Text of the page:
The regular season schedule was unveiled on December 16, 2019, a 21-week season initially scheduled to begin on June 11 with a kickoff game between Edmonton and BC.[18] The league continued its larger focus on Saturday primetime games and fewer triple headers, with only one Sunday game (the Winnipeg/Saskatchewan Labour Day weekend game) and three Monday games scheduled. 28 Friday Night Football games (eight double-headers) and 13 Thursday Night Football games were also part of the schedule.[19] The Touchdown Atlantic game was also scheduled to be held between the Argos and Roughriders at Huskies Stadium in Halifax on July 25.[18][20]

On March 12, the CFL cancelled its regional combines in Edmonton and Montreal, and the CFL National Combine in Toronto, due to the COVID-19 pandemic.[21] Free-agent scouting camps in the United States planned by teams were also cancelled.[21] The 2020 Global Draft, scheduled for April 16, was postponed to coincide with the opening of training camps,[22] while the 2020 CFL Draft was held as scheduled on April 30.[23] On March 19, TSN's Dave Naylor reported that the league had ordered the closure of team training facilities.[24]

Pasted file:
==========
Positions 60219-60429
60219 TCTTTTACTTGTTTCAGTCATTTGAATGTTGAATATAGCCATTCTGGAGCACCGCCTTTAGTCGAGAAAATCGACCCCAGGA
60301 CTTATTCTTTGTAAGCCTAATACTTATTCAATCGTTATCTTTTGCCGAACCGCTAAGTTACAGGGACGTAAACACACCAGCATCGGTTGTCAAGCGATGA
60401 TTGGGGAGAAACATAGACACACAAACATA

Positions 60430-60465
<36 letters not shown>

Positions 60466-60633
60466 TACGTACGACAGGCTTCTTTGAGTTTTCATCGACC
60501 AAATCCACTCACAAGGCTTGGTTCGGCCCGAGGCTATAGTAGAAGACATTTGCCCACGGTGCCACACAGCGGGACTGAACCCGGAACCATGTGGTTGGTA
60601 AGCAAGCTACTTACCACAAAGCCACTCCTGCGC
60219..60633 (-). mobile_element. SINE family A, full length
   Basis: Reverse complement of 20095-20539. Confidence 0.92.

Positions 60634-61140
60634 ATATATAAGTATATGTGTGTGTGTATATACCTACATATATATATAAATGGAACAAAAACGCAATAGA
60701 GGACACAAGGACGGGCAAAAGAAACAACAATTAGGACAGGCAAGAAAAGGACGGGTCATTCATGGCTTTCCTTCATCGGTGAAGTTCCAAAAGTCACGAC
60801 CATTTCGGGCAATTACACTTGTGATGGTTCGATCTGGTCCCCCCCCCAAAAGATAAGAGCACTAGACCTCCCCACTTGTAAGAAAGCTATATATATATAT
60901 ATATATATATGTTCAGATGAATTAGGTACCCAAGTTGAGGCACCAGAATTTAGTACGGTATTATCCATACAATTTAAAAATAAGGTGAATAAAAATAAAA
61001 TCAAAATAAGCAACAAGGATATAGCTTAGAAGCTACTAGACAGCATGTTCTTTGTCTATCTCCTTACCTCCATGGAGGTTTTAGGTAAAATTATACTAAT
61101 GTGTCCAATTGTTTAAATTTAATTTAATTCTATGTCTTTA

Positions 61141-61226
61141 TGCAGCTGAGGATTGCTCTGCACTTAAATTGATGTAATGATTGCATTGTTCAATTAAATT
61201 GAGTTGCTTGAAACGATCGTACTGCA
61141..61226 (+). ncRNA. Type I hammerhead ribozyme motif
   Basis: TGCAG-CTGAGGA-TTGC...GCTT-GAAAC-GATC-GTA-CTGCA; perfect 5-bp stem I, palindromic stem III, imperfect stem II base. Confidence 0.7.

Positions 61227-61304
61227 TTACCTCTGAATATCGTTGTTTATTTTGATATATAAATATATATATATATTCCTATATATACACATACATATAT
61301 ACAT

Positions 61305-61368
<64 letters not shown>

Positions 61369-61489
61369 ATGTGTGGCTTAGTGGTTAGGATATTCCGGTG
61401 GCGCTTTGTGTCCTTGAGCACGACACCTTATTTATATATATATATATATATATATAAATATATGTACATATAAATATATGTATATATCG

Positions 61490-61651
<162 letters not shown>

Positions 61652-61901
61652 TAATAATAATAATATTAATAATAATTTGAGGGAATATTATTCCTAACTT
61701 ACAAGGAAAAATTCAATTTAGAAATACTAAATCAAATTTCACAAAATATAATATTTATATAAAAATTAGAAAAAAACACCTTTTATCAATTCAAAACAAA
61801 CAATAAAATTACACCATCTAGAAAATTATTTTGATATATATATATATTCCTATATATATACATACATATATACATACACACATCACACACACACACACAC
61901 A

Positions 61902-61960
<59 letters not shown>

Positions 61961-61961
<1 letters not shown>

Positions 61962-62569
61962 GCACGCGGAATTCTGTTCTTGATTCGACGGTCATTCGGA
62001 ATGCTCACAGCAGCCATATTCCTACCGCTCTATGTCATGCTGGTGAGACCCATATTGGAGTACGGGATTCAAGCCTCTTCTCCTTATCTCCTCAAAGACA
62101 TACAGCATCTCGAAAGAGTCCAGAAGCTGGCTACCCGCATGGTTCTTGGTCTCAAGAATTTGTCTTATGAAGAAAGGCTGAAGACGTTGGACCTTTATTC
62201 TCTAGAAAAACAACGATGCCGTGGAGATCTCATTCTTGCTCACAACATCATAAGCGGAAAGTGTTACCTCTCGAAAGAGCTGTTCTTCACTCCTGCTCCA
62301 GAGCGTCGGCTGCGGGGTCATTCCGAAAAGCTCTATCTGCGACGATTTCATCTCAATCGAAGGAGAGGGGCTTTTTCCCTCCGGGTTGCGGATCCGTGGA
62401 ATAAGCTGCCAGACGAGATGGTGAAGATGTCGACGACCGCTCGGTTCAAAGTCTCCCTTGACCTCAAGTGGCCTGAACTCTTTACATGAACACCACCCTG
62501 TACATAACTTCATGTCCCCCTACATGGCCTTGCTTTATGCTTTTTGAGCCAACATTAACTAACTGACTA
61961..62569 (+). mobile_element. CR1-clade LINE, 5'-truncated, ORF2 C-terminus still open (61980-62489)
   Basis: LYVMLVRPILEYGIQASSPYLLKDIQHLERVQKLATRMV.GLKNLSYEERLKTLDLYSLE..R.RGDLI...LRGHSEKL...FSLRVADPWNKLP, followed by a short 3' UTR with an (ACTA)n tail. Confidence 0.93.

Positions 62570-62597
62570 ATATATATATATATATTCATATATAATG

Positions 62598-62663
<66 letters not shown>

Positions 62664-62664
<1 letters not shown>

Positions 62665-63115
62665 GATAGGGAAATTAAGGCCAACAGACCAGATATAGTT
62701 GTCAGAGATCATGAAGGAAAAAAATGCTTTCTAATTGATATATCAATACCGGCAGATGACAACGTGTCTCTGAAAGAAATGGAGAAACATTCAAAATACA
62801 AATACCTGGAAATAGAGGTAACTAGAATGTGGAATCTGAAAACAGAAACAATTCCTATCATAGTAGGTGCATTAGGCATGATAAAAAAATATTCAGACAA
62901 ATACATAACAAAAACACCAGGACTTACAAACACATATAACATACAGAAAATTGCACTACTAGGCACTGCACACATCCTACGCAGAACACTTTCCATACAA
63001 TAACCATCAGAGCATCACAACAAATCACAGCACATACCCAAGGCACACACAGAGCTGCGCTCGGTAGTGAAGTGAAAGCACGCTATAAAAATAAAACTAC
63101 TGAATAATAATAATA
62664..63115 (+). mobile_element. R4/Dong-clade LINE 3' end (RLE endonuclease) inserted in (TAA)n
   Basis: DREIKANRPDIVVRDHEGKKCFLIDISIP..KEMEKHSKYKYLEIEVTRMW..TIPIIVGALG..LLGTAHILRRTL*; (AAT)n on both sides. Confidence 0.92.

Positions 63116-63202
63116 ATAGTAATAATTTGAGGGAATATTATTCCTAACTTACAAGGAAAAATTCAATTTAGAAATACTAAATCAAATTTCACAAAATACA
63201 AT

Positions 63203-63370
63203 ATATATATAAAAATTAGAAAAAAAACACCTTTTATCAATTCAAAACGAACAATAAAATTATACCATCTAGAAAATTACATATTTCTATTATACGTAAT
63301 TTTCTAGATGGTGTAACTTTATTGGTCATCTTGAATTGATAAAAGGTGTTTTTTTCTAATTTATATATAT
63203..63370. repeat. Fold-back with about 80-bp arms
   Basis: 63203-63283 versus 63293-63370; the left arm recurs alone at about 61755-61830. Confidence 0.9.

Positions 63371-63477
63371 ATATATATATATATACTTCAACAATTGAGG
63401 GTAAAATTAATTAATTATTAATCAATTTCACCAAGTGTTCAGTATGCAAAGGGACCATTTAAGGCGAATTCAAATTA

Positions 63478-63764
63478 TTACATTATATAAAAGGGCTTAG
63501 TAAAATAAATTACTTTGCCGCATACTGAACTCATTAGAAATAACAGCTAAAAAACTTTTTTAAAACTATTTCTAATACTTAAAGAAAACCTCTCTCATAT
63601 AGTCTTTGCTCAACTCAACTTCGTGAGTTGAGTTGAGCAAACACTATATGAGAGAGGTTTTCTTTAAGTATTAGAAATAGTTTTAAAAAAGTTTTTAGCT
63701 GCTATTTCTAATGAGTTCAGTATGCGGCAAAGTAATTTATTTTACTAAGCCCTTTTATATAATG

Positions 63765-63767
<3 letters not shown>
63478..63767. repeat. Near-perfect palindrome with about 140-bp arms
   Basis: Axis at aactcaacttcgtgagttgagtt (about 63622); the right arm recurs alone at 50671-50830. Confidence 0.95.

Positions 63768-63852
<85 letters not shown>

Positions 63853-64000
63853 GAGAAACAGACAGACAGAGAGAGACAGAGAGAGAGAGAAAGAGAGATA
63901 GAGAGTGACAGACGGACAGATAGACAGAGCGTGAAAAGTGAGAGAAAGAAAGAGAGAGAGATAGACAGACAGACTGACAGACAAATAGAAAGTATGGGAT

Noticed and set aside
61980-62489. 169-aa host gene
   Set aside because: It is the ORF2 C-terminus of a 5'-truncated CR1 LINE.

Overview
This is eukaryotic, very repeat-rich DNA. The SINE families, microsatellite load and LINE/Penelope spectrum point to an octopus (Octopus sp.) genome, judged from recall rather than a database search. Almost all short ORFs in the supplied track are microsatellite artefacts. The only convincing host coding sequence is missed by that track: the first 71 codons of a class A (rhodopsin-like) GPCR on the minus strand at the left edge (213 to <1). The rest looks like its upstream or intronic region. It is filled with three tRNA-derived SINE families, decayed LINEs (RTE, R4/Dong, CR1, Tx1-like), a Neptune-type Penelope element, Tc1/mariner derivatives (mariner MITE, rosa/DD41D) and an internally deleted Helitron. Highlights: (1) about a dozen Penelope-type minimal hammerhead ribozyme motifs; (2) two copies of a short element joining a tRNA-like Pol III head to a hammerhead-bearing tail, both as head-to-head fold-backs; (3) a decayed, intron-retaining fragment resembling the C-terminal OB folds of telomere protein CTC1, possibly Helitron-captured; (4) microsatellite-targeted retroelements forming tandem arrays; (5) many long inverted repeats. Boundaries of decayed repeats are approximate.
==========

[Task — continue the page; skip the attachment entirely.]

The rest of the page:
On March 30, the league announced the indefinite postponement of training camps, which had been scheduled to begin on May 13.[25] In a March 31 interview with CBC Sports, Commissioner Randy Ambrosie stated that the league had been exploring "all options available" and "[wants] to play as much football as we can", explaining that "things are changing so quickly. We're not installing an artificial timetable. We're looking at all the components of what would go into a training camp and what are the compressed scenarios looking like." He added that a complete cancellation of the season would be "devastating financially".[26]

As late as April 7, the league intended to play a full schedule of games. On that day, Ambrosie announced that the start of the season would be postponed until at least the beginning of July.[27] On April 29, Prime Minister Justin Trudeau said that the CFL had requested financial assistance from the federal government; the league requested $30 million in immediate aid, up to an additional $130 million in the event the season was cancelled entirely, and stated that it planned to pay this back via various initiatives, including "community and public education programs across the country, the use of our digital channels, stadiums and broadcasts for advertising and promotion, and tourism initiatives surrounding the Grey Cup and other CFL events".[28]